On the phone

The clock is ticking, 8 minutes left.
I look at my computer screen and type in my password to enter Windows. Welcome the screen says while loading. The desktop appears, and with it the same daily warning message I’m ignoring by now.
7 minutes left.
I start Internet Explorer and go to our company’s search engine and the program to change personal details of clients.
6 minutes left.
I type in another user name and password to open our employee’s website to see the exact times of my breaks. They are different every day and differ from my colleagues. Another username and password to actually see today’s schedule.
5 minutes left and starting up a program which we use to send copies of documents. It’s an MS Dos program and needs to be started up twice, once for each branch of our company; off course with a username and password to login.
3 minutes left.
I start up a program I forgot what to use for but at least no passwords, that’s fast! And another program, double again, to see clients information. I start up the next program also to send out particular forms, username and password required.
About 2 minutes left.
I plug in my headphones to the phone and type in login codes. I check my e-mail for any news and check the ‘news’ articles for any changes or disturbances in our offers and systems. I am ready, right on time. I dial #501 on my phone, and I am available for my first call of the day.

Clients call in all kinds of moods with all kinds of backgrounds and all kinds of questions. I try to connect to all of them, acting friendly and professional. First question; put on hold to search the right answer, the right conditions and indemnifications, back to client again to share the answer, was it clear, any other questions? No? Have a nice day and you have just spoken with Miranda van Schadewijk. #508 to register our contact. # 501 available again. Next question, next connection; is she happy or angry or sad? Can I make a joke or ease the frustration? Research the answer as fast as possible. This is it, no buts or what ifs. # 508 to register the call. # 501 again. People have 1, 3 or even 5 questions. Sometimes I forward the call to a different department. Sometimes I ask for additional information calling short numbers on my phone and back again to my client. Is he still there? Did she hang up on me? Quickly, # 508 so I can register the call before a new question is fired at me.

Coffee break! #505 exactly 15 minutes. I chat with colleagues, eat some cookies and check my watch every 2 minutes. If I’m back too late, someone will call me on my phone to ask what’s happening. Back on the phone again, # 501 trying to answer clients questions and demands in the best way possible while keeping call times short. In time, I should reach an average of 450 seconds per call! This seems still quite unreachable to me, but others seem to do it. # 503 lunch break. Exactly 30 minutes. Eating my home made healthy salad as fast as I can. I am a slow eater you know. Friends make jokes about it sometimes. Looking at my watch to see how long I still have, 7 minutes, good I can breathe a bit, and drink some water. Woops, time goes fast, 1 minute to go, back to my screen and headset. # 501 available on time! Client on hold. # 508 registering the call. # 501 available. Good afternoon, how can I help you? # 508 # 505 coffee break. Trying to relax, but actually stressing about the time. # 501 availabe. # 504 personal care (this means toilet break). # 501 available again. Last call. # 500 signed out! Just spend about 8 hours on the phone and computer. I’m exhausted. I login to another website to register my working hours and then sign out of my computer, walk downstairs and bike home. My head is racing, my body is tense and my shoulders are painful.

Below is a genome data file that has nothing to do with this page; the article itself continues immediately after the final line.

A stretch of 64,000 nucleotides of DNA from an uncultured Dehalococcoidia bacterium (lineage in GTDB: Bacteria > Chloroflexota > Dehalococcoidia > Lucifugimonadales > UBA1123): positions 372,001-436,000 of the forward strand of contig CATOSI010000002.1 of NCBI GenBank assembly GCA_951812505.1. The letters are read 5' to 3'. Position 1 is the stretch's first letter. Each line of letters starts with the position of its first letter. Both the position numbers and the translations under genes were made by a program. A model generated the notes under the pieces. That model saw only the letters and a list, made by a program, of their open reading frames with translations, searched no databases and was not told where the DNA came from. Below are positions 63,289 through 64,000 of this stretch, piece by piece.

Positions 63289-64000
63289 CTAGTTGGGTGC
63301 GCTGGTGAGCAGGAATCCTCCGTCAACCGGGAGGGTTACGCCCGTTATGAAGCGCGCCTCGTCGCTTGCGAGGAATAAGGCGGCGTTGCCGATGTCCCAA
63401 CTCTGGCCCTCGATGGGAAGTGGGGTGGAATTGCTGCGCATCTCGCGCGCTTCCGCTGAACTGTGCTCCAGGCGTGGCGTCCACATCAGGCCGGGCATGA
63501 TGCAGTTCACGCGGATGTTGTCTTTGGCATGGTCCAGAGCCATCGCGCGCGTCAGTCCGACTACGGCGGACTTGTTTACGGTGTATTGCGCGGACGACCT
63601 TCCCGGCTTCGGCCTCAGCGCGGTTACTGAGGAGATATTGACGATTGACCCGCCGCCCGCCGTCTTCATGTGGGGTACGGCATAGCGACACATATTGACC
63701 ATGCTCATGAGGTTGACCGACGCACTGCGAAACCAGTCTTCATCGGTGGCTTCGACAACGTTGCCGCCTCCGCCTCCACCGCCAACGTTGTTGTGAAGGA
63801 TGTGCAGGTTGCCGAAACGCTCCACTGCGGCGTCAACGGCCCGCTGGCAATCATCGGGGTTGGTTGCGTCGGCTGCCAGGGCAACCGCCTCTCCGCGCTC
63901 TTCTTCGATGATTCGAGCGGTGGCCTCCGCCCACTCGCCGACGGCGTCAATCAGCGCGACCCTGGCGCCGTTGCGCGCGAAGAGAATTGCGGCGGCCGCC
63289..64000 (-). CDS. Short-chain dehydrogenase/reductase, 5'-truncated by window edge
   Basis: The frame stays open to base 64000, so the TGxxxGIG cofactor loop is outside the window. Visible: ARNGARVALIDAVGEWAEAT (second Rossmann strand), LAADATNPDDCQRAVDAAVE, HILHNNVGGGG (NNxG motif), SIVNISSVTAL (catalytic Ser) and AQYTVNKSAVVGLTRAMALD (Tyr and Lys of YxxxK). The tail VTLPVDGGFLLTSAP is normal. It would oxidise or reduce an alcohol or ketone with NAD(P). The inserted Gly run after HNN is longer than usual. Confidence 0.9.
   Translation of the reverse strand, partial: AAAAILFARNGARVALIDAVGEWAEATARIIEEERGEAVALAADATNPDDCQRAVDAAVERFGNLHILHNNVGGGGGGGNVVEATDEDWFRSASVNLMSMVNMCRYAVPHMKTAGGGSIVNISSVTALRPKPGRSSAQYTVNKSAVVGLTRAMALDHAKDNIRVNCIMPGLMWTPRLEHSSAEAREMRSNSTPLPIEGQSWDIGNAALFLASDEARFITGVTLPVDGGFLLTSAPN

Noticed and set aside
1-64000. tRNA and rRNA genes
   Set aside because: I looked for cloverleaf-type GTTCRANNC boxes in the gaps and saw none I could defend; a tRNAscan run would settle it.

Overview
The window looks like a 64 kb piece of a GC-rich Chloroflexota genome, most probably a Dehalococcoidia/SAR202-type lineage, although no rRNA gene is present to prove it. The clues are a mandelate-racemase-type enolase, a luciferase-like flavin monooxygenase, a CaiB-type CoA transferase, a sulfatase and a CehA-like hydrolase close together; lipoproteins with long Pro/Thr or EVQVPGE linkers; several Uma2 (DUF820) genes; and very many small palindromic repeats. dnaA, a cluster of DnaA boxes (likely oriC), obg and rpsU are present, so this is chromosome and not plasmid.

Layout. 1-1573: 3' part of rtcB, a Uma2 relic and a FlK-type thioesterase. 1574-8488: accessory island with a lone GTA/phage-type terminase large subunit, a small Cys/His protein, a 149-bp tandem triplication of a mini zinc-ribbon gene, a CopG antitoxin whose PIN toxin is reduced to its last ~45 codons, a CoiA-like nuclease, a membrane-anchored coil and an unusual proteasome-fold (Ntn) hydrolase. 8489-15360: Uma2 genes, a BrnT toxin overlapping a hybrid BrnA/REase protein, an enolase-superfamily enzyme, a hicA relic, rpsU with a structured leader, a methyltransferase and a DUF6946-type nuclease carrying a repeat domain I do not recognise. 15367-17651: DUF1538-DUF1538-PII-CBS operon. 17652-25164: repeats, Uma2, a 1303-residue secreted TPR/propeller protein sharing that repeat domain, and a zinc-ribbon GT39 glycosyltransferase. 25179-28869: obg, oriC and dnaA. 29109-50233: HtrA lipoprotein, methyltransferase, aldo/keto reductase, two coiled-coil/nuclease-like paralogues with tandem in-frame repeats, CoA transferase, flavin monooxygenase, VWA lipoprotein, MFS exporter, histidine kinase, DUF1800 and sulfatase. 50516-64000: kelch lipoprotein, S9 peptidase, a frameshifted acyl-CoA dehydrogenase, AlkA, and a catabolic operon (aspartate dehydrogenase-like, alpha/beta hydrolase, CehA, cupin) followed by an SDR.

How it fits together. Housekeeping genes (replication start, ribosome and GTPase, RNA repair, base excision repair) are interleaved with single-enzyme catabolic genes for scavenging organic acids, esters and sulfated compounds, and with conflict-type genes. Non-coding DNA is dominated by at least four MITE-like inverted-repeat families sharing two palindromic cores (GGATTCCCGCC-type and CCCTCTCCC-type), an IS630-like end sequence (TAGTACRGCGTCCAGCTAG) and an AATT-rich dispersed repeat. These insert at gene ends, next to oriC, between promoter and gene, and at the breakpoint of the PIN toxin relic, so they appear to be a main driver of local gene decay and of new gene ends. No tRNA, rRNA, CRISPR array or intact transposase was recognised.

I had some fun and warm conversations making small jokes with people on the other side of the line. I had some tough conversations with people wanting to express their anger and frustration about the insurance system and society at large. Did I provide the right information to all of them? I hope so.

My whole day is so tightly scheduled from minute to minute; it feels very unnatural to me. I probably need more time to get used to it. It’s not just the stress of watching the clock all the time, especially during breaks. It’s also the unfinished conversations or even sentences with colleagues. And it’s my body feeling mechanical, as if put on an assembly line. Put between lines of |available|conversation with clients|researching the answer|presenting the result|registering calls|coffee breaks|lunch|personal care| not much space to move left or right.

Entertainment is provided every now and then to make our work more enjoyable. Coachings are offered for us to grow and develop our skills. I can’t help but wondering: Is this the best way to organize such work? How could we bring in meaningful changes into the workday? Am I the only one who actually wants that? How is this call center work part of a bigger picture of current society?


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